You don’t have to like religion, practice religion, or even identify with religion to be religious. You could simply believe in God in your own way, or pray every once in a while, or even just believe in some kind of spirituality or other form of higher power or greater connectedness, and guess what? You’re religious. You can also just never say anything about any such topics and you’ll be assumed religious (though perhaps not the right one, right Mr. Obama?).
At the Soulforce Symposium, I asked the panel about what I feel to be conflicting identities, being both gay and atheist. My friend, Cathy Renna, offered that she’s long witnessed a disenchantment with religion in the LGBT community, to the extent that it was once taboo to admit attending services on a Sunday morning. And she’s surely right, and it might only be in recent years that the LGBT community has placed a much greater focus on embracing and reconciling with religion. It could just be a pendulum swinging back towards a pro-religion point of view, but it would only have had to be as recent as the past six years for it to define my whole experience.
Now, let’s face it, it’s no surprise that LGBT folks would feel alienated from religion. After all, arguably all anti-gay and anti-trans sentiments are securely rooted in religious teachings and the willful ignorance that is religious thinking.
But not wanting to practice a religion and being an atheist are two very different things. Just because members of the LGBT community no longer want to be a part of religion doesn’t mean they’ve stopped believing, or stopped being “religious,” at least as I defined it above. It doesn’t make them atheists, and it definitely does not automatically make them welcoming or inclusive of atheists.
The virus of religious thinking does not let go so easily, and the human brain is incredibly adept at functioning under the conditions of cognitive dissonance. A person who believed that homosexuality is a sin that then decided that the Bible was wrong about that could easily never question that the whole rest of the Bible is just as fallible. That person might trust religion less, but never bother to think critically about any of the rest of it, and certainly not abandon it.
But being an atheist? That’s a whole different ballgame.
First, you should know that there’s a whole atheist community. It’s true. In fact, just like the LGBTQQIAA community has diversity, we have atheists, agnostics, freethinkers, nonbelievers, skeptics, brights, humanists, and more. There’s a lot of overlap—I identify with at least five of those labels—so we don’t use a a long acronym, just a single scarlet A. We have a coming out process and it can often be as difficult or worse than coming out as gay (and unlike the coming out process for homosexuality, it hasn’t been studied at all). We suffer incredible oppression in the United States; in fact, we are the least trusted minority and our vision of America is the least popular, even compared to Muslims and homosexuals [sic]. We’re also the only minority group for which tolerance has not grown over the past 30 years.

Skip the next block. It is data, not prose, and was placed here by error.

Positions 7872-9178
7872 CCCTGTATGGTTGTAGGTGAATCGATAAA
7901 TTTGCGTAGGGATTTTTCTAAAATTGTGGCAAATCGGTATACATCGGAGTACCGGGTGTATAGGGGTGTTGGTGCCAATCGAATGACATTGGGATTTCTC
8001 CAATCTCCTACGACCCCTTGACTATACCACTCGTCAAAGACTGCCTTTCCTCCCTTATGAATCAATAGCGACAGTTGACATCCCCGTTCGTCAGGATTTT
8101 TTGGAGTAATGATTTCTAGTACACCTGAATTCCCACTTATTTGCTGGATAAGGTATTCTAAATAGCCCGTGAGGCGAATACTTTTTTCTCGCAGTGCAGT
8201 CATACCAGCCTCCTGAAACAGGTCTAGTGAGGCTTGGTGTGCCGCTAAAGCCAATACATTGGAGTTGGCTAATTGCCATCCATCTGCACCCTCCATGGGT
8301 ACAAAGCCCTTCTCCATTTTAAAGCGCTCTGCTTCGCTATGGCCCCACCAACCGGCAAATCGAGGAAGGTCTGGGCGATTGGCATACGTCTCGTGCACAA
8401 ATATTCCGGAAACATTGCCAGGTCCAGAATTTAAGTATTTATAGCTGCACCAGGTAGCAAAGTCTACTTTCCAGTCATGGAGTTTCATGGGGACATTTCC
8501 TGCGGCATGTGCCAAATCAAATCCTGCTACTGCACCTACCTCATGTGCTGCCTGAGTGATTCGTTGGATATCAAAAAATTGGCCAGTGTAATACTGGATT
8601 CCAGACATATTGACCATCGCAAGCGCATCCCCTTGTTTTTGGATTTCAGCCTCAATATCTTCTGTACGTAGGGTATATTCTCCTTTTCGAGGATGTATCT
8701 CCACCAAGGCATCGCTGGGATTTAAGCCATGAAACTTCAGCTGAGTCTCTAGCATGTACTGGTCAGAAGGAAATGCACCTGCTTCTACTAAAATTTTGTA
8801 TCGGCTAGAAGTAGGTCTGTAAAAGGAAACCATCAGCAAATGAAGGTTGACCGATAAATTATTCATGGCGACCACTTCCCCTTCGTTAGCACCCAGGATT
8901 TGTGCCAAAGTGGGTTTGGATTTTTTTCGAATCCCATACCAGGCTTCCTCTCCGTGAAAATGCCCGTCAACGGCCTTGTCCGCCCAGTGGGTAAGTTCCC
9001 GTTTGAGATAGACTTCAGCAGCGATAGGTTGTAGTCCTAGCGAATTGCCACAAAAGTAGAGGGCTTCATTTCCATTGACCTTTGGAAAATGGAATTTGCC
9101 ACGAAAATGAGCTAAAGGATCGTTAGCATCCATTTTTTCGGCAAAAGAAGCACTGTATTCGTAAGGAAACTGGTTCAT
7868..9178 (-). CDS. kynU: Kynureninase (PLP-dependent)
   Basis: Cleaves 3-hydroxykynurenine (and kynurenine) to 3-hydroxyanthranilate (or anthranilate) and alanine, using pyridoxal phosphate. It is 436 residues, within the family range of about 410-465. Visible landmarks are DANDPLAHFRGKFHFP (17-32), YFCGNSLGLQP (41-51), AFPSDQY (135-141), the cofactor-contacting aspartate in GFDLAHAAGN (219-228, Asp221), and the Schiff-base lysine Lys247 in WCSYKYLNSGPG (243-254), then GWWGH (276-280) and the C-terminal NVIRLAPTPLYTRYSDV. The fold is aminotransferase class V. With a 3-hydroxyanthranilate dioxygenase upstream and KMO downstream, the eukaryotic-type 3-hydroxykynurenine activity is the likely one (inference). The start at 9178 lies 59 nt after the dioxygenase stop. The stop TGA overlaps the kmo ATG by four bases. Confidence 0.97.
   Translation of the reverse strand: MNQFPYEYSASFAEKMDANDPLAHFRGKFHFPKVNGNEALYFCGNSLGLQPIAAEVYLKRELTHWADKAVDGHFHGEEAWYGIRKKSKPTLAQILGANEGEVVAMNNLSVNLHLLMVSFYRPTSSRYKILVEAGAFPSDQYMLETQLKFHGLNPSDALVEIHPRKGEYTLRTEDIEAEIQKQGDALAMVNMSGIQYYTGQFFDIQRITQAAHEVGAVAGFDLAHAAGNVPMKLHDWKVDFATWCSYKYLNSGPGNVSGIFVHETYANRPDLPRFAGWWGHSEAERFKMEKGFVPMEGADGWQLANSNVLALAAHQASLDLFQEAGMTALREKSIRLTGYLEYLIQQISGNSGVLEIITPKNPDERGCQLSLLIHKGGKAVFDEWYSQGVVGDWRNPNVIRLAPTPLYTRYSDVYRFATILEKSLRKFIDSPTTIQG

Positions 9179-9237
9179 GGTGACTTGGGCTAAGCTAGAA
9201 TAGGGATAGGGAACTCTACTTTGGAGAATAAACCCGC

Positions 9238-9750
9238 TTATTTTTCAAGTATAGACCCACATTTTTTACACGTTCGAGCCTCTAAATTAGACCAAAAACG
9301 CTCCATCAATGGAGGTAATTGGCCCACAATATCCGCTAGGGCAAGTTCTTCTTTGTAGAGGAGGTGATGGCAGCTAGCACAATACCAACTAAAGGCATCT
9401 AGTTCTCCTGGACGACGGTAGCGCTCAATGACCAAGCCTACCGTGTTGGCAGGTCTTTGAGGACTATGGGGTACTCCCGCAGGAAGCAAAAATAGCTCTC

And yet, here we are. We vigilantly disclose our identities specifically so we can create change. We challenge people’s core beliefs and welcome heated debate. And we are a community. We make an active choice to identify openly and we seek each other out. We need each other’s support.
This community is a very different picture than the group of folks who just don’t participate in religion anymore. It’s a whole different identity, a whole different community, and a whole different set of challenges.
And you know what’s great about the atheist community? Even though it is predominantly heterosexual (like the rest of society), it is overwhelmingly supportive and inclusive of LGBT issues. I would go so far as to say that the atheist community understands that anti-gay attitudes are among the most dangerous and unscientific views still held by most of modern society, and they speak out in defense of the LGBT community all the time. The atheist community is by far one of the strongest LGBT allies of any other minority community.
But then I come back over to the gay community and the reverse is not true for me as an atheist. HRC’s putting out a “Clergy Call 2011 for Justice and Equality.” The Task Force has a whole “multi-faith” mini-conference as part of Creating Change this year, as if CC weren’t faith-centric enough. There’s the MCC and UU, Catholics for Equality and Soulforce, and a slew of other pro-religion organizations that work on behalf of LGBT equality. Now, don’t get me wrong, as a gay man, I appreciate those efforts greatly. But as an atheist, they totally alienate me. They make me feel unwelcome because they are antithetical to my point of view. And I seldom see partnerships with the atheist groups eager to help!